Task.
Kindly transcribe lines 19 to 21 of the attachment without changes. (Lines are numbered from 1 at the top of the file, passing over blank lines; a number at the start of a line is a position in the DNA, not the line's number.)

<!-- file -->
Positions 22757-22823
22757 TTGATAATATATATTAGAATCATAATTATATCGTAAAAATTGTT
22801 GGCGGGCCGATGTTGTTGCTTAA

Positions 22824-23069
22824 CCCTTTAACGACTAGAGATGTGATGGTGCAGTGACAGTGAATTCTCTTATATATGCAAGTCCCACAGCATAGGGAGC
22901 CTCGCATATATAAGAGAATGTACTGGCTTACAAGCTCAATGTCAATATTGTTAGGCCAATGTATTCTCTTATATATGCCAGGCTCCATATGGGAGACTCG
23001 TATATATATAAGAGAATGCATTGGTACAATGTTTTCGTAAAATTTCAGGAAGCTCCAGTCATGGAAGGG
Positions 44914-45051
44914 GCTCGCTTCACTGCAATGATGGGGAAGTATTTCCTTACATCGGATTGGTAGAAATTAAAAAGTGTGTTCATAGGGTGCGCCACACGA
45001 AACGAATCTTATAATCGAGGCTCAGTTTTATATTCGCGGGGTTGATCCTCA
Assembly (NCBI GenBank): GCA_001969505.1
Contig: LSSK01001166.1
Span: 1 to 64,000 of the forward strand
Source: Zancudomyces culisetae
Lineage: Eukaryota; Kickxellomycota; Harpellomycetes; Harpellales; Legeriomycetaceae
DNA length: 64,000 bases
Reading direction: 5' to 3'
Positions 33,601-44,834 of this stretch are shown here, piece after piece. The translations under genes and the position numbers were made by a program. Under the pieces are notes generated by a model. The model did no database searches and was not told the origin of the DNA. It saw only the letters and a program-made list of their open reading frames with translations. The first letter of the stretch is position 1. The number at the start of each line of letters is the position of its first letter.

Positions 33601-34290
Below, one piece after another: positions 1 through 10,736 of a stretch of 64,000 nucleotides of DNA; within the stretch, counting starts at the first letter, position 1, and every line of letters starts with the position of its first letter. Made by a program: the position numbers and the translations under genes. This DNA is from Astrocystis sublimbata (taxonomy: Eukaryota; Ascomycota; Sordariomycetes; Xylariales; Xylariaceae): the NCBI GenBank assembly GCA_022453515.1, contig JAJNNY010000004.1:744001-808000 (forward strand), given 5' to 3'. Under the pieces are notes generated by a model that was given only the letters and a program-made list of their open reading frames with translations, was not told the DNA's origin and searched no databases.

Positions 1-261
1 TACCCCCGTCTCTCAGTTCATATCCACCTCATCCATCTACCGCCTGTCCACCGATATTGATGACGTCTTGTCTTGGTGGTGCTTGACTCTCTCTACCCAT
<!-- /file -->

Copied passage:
Positions 33601-34290
Below, one piece after another: positions 1 through 10,736 of a stretch of 64,000 nucleotides of DNA; within the stretch, counting starts at the first letter, position 1, and every line of letters starts with the position of its first letter. Made by a program: the position numbers and the translations under genes. This DNA is from Astrocystis sublimbata (taxonomy: Eukaryota; Ascomycota; Sordariomycetes; Xylariales; Xylariaceae): the NCBI GenBank assembly GCA_022453515.1, contig JAJNNY010000004.1:744001-808000 (forward strand), given 5' to 3'. Under the pieces are notes generated by a model that was given only the letters and a program-made list of their open reading frames with translations, was not told the DNA's origin and searched no databases.

Positions 1-261